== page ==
Neuromyelitis Optica (NMO) Doesn’t Fool Around! Get Diagnosed, Get Treated!

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[Source: CDC Image Library/public domain]

Devic’s disease, also known as neuromyelitis optica (NMO), affects the spinal cord and the optic nerves. It is a relapsing-remitting disease, meaning its symptoms can appear and disappear. In NMO, the body’s immune system attacks and destroys myelin, the sheathing that surrounds nerves and enables nerve signals to move between cells.

When the spinal cord becomes inflamed, pain can occur in the spine or extremities, such as the arms and legs. This can lead to mild to serious paralysis. Some with NMO have muscle spasms, headache, fever, and loss of appetite. If the disease continues to progress, the person may become wheelchair-bound.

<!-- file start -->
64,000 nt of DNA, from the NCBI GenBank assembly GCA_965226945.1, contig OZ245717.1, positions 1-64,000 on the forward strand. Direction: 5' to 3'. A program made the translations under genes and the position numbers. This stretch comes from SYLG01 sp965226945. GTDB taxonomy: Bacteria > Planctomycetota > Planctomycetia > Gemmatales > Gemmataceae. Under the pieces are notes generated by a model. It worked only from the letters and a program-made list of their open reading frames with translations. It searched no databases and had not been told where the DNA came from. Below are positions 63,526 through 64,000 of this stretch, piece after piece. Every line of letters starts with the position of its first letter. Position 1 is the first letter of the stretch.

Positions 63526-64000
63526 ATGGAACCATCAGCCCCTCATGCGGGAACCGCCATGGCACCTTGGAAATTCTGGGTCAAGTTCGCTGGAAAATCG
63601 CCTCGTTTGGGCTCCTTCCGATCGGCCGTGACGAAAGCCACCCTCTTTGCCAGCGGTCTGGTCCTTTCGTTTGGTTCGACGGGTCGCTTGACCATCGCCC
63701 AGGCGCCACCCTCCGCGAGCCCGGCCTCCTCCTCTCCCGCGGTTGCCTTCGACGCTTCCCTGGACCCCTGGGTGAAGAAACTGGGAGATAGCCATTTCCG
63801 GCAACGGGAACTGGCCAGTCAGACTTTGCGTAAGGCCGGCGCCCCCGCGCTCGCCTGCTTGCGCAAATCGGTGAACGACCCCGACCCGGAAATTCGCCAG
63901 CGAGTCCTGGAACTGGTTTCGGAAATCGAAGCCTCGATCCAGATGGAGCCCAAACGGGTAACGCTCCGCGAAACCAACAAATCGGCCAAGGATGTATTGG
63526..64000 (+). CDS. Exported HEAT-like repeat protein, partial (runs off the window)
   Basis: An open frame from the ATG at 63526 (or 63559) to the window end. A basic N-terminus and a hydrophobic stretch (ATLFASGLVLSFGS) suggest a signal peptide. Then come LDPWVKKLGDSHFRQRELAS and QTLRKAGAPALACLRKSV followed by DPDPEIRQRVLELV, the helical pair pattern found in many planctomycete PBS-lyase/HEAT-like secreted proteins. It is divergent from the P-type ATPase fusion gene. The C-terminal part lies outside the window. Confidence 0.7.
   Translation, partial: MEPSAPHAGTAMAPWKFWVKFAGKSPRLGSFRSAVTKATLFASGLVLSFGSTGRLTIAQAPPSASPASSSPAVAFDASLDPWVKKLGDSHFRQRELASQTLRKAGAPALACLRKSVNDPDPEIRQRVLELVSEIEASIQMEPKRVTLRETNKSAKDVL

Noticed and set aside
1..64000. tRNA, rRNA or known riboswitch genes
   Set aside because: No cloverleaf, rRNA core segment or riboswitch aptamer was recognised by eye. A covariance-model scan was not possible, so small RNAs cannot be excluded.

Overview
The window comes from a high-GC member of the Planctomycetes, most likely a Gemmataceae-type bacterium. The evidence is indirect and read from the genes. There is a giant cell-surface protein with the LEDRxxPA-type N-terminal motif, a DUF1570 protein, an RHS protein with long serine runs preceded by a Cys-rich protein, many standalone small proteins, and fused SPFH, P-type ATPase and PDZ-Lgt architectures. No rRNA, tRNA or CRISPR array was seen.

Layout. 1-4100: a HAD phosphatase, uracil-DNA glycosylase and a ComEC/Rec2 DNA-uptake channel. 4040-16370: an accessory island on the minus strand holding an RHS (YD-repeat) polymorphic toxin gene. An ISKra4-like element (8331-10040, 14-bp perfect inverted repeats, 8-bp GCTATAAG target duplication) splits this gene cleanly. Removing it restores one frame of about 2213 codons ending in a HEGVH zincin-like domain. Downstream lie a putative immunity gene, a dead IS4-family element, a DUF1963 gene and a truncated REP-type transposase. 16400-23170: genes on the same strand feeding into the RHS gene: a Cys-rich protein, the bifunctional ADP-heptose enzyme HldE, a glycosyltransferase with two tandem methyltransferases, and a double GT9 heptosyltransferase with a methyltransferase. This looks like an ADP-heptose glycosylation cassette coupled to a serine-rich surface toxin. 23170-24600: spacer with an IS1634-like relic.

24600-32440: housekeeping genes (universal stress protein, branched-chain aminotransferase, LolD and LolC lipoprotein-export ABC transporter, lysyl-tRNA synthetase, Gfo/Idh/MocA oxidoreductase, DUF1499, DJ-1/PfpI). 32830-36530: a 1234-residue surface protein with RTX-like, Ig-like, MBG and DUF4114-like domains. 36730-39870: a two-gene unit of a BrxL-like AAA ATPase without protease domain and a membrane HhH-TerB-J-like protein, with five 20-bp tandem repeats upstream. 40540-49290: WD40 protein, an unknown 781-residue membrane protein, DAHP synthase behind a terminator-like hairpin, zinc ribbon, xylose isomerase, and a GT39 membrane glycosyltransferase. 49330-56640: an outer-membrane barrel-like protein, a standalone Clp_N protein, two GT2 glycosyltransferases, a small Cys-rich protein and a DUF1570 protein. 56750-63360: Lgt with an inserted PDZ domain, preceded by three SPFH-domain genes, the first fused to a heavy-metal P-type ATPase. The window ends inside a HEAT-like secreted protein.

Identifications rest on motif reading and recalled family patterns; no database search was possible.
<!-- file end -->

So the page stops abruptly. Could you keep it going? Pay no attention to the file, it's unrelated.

There is no cure for NMO, but the symptoms can be treated to give offer some relief. The usual course of treatment is steroids and immunosuppressant drugs to prevent a recurrence. Treatment must be tailored to each person because everybody reacts differently to medications.

A video blogger, or vlogger, called PerfectlyKnitBeauty, shared the story of her diagnosis with her YouTube channel. She said that unlike most NMO patients, her symptoms did not begin with blurry vision or other eye problems such as pain; instead, it affected her spine. She began experiencing an aching feeling in her legs, that gave way to pins and needles–to the point where she couldn’t feel her legs at all. She describes it as one of the scariest moments in her life, and she ended up spending eight days in the hospital. Fortunately, the feeling came back.


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